In general terms, overclocking means to run a particular component at a clock rate over the rated clock speed (and is the opposite of underclocking, or running the component under the rated clock speed). By running a component at more than the rated clock speed, it allows you to achieve higher performance. Underclocking is used when an application is not performance critical and heat and power consumption are more of an issue.
On the original Pentium processors, one overclocked by increasing the clock multiplier via jumpers on the motherboard or increasing the system bus clock speed, also via jumpers. In this way it was common to overclock a Pentium 133 to be a Pentium 166 or other such speed rating, and also to overclock a Pentium 90 to a Pentium 100 (this was more common since it involved moving the system bus from 60 to 66 MHz and the PCI bus from 30 to 33 MHz). This also works on K5 and K6 processors.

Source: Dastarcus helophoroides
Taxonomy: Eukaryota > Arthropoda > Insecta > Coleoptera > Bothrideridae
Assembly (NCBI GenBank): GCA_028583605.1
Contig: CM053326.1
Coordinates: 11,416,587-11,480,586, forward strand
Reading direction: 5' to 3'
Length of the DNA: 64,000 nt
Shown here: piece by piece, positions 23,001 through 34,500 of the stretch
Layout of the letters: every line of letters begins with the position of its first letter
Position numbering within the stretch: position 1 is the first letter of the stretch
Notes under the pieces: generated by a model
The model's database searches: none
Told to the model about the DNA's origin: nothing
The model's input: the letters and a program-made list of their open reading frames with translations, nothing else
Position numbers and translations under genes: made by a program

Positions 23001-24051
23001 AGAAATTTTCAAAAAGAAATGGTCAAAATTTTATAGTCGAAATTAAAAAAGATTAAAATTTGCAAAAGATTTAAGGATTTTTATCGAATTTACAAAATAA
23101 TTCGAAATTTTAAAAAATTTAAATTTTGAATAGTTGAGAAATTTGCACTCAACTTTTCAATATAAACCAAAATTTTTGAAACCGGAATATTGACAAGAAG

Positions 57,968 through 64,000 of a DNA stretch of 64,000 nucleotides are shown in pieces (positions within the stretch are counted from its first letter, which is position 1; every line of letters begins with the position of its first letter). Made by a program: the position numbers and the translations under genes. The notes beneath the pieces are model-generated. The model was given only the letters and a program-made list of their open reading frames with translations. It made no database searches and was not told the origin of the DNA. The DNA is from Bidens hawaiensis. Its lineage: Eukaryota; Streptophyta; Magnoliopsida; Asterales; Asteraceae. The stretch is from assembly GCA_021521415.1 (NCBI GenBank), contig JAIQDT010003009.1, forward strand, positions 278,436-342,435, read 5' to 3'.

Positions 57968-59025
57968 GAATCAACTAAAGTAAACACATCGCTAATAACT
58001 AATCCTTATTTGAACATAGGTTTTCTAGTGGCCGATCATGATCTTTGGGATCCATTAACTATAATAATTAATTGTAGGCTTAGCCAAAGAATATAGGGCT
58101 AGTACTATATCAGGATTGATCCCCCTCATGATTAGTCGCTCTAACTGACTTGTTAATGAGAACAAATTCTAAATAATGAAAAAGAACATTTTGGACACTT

On the Pentium Pro processor introduced the locked multiplier, however all of the processors ran at the same multiplier (50×3-150, 60×3-180, 66×3=200) so by increasing the bus speed one could overclock the processor. There were a few motherboards that allowed for multipliers to be reset, and those chips could be overclocked to 233 MHz.
On the Pentium II and Celeron and Celeron A, all multiplers were locked, so you had to increase bus speed. This became especially useful with the i440BX chipset, where a 66 MHz bus part could be made to run at up to 100 MHz, such as in the case of the Celeron 300A and a particular s-spec Pentium II 300. This also continued onto the Celeron II processor and Pentium III processors. Around this time Abit also introduced the softmenu, where voltage and bus speed could be adjusted in BIOS. Onto newer processors, the AMD Athlon origianlly came with a locked multiplier, but with a special module from AMD they could be unlocked. They were overclocked in similar ways to the older CPUs. This also continued into the Pentium 4, with only bus speeds, chip speeds and voltages changing.